October 22nd, 2001 - Open Knowledge — LiveJournal
Oct. 22nd, 2001
Silence of 4 Terror Probe Suspects Poses Dilemma
By Walter Pincus
Washington Post Staff Writer
Sunday, October 21, 2001; Page A06
FBI and Justice Department investigators are increasingly frustrated by the silence of jailed suspected associates of Osama bin Laden's al Qaeda network, and some are beginning to that say that traditional civil liberties may have to be cast aside if they are to extract information about the Sept. 11 attacks and terrorist plans.
More than 150 people rounded up by law enforcement officials in the aftermath of the attacks remain in custody, but attention has focused on four suspects held in New York who the FBI believes are withholding valuable information.
FBI agents have offered the suspects the prospect of lighter sentences, money, jobs, and a new identity and life in the United States for them and their family members, but they have not succeeded in getting information from them, according to law enforcement sources.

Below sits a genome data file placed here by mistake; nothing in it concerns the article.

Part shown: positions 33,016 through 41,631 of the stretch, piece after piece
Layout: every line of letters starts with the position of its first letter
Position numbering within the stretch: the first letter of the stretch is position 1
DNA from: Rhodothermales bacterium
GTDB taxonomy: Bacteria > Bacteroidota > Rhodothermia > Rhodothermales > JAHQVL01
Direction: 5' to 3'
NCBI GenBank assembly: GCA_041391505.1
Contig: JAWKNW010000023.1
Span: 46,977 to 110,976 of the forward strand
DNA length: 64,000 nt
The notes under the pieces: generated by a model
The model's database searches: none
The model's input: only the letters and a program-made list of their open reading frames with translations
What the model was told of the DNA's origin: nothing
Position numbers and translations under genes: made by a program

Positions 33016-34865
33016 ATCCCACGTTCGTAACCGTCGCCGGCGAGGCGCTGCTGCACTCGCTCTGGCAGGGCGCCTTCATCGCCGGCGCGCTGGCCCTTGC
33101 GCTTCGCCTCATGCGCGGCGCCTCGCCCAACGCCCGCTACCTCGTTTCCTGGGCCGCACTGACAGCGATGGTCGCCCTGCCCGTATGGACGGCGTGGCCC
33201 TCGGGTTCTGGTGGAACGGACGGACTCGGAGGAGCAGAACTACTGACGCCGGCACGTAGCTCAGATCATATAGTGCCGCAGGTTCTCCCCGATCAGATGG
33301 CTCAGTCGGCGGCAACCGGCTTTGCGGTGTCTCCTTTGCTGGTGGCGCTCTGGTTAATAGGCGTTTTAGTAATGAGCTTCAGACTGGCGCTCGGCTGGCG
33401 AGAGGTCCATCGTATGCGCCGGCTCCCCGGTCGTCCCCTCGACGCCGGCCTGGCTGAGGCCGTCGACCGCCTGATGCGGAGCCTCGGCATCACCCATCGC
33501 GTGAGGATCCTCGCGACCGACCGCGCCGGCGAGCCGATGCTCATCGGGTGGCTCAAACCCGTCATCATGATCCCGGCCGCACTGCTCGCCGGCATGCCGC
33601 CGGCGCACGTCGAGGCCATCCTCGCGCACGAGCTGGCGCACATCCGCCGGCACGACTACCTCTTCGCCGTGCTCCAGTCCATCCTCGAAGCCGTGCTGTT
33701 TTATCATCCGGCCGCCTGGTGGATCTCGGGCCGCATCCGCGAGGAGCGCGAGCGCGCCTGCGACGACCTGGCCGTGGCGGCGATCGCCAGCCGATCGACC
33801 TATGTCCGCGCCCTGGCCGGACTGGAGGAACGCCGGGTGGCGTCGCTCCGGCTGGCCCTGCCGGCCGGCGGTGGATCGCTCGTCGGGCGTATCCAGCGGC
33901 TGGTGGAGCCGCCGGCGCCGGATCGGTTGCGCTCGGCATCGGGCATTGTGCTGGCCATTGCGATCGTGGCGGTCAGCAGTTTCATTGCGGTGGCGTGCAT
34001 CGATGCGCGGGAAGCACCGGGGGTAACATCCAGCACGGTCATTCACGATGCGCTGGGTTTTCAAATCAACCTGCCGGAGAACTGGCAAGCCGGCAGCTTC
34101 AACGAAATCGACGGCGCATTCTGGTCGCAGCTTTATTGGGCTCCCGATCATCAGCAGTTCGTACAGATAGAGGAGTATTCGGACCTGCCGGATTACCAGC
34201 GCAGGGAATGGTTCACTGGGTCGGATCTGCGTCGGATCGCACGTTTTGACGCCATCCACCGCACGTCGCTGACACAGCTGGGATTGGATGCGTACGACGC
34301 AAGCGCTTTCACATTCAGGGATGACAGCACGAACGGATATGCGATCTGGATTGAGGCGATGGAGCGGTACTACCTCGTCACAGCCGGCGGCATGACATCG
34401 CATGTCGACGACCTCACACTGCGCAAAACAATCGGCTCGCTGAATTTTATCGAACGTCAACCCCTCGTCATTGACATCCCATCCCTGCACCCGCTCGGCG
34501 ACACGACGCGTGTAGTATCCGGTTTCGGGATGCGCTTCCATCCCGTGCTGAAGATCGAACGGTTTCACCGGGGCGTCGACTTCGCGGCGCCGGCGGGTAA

"We're into this thing for 35 days and nobody is talking," a senior FBI official said, adding that "frustration has begun to appear."
Said one experienced FBI agent involved in the investigation: "We are known for humanitarian treatment, so basically we are stuck. . . . Usually there is some incentive, some angle to play, what you can do for them. But it could get to that spot where we could go to pressure . . . where we won't have a choice, and we are probably getting there."
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"....This electronic tool dates back to the turn of the century, the oldest mass-marketed model being manufactured by the Weiss Instrument Manufacturing Company in the 1890's. It predated both the vacuum cleaner and the iron by a decade and was preceded only by the fan, teakettle and toaster. The tool consisted of a simple electrical motor with a handle of wood or Bakelite, and the entire contraption generally weighed between 5 and 15 pounds, and sold for $5 to $20 (for the model in the velvet lined box with brass fittings). It was marketed in women's magazines between ads for Ivory soap and emmenagogue (abortion-inducing herbs) - and the ads generally showed women pulling down their dresses and applying this tool to their necks and shoulders and promised that the effect would be "thrilling", "invigorating" and "all the penetrating pleasures of youth will throb in you again".
If you're in the Bay Area, P.J. O'Rourke will be giving a lecture and reading excerpts from his book "CEO of the Sofa" at the Stanford Bookstore, at 7:00 p.m. tomorrow.
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